This looks to be the relatively calm part of the country this year. Forecasts look to warm temperatures, although nothing out of the ordinary. There will also be plenty of rain early in the summer, although not as much as in the Great Lakes region, according to AccuWeather.
Heat is a given in this part of the country. The biggest weather concern is always storms. Last year saw a record Atlantic tropical storm season, with 30 named storms, 12 of which reached the U.S. shore. Forecasters at Colorado State University’s Department of Atmospheric Sciences expect fewer storms this year, but still above average with 17 named storms.
The first of these storms arrived early when a post-tropical storm named Ana formed off the coast of Bermuda in late May. Rood said the U.S. may see a longer storm season, if not necessarily a more active one.
Rood sees a biggest issue on the other coast. Wildfire season is in full swing out West and is expected to get worse. More than 87% of the West is now in drought, with over half the West in the highest two categories of drought, according to the National Significant Wildland Fire Potential Outlook. Snowpack set new record lows in parts of the West.
“You’re seeing the potential extension of hurricane season, but you’re seeing the definitive extension of fire season in California, Washington, and, to some extent, the general Mountain West,” Rood said.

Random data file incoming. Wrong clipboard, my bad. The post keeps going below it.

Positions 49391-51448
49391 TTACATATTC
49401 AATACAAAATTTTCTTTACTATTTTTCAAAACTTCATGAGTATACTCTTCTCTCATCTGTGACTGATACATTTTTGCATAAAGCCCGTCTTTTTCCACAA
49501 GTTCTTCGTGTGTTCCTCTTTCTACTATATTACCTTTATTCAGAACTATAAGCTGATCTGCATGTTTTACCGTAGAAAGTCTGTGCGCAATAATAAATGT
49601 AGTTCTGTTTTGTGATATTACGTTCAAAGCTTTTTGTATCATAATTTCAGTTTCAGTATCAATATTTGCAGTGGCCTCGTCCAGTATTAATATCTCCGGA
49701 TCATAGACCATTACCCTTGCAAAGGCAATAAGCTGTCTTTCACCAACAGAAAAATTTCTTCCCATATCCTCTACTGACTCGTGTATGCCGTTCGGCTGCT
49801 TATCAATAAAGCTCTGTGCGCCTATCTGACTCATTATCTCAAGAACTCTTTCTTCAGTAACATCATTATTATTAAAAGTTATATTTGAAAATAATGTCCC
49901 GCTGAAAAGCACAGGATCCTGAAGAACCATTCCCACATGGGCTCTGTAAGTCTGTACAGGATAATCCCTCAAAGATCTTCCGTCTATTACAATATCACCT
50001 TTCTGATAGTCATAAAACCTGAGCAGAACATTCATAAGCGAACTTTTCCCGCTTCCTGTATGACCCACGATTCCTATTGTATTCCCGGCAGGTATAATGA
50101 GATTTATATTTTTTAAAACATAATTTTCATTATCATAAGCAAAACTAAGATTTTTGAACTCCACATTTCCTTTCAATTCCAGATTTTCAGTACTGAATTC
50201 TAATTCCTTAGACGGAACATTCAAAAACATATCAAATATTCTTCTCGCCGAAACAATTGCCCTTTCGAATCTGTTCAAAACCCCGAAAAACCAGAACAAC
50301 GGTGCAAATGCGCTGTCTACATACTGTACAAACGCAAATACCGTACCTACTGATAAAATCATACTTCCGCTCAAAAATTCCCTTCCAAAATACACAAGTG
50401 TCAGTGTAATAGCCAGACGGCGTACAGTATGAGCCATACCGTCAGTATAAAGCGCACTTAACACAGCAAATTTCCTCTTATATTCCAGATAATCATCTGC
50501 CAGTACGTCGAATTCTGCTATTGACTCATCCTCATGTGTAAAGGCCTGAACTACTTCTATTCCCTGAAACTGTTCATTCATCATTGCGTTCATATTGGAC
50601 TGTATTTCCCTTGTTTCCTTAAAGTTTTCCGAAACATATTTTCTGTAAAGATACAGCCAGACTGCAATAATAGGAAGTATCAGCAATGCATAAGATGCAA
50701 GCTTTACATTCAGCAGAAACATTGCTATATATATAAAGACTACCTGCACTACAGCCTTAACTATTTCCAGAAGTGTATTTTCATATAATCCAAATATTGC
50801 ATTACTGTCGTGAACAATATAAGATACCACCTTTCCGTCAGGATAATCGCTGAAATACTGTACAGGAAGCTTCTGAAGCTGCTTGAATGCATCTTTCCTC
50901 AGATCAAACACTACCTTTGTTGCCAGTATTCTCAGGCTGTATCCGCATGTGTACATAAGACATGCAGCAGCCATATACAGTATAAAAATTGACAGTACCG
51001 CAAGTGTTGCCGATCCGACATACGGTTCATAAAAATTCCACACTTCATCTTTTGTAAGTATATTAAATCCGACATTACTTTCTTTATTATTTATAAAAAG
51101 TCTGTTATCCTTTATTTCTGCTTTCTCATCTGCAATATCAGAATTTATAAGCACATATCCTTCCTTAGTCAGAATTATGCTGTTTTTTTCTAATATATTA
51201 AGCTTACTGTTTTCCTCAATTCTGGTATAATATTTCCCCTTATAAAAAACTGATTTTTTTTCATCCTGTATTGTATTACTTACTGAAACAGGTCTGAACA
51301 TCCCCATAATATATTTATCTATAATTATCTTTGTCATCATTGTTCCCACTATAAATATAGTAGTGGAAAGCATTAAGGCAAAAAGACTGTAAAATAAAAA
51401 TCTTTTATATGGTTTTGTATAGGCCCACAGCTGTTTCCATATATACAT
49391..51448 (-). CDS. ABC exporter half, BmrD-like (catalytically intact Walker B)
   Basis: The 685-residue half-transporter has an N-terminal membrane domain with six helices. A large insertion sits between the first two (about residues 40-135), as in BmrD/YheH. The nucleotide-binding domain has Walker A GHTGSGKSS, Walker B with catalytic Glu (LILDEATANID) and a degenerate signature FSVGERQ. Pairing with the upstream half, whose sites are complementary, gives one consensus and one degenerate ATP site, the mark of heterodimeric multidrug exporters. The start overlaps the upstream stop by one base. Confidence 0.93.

More wildfires mean more particulates in the air. That means more interest in IAQ. A study by Berkeley Lab’s Indoor Environment Group recommends schools and office buildings install at least MERV 13 filters and reduce ventilation during wildfires.
The Southwest has also been dry for more than a year. It may seem hard to believe that a desert region is home to a monsoon cycle, but it is. The North American Monsoon was very weak last year. Las Vegas went most of the year without any measurable rainfall, AccuWeather reports. This year, the forecasting firm expects the monsoon to become more active, starting in the middle of the summer. It may fall short of eliminating all drought conditions in the area, Pastelok said.
HVAC Contractors Change Thinking on Extreme Weather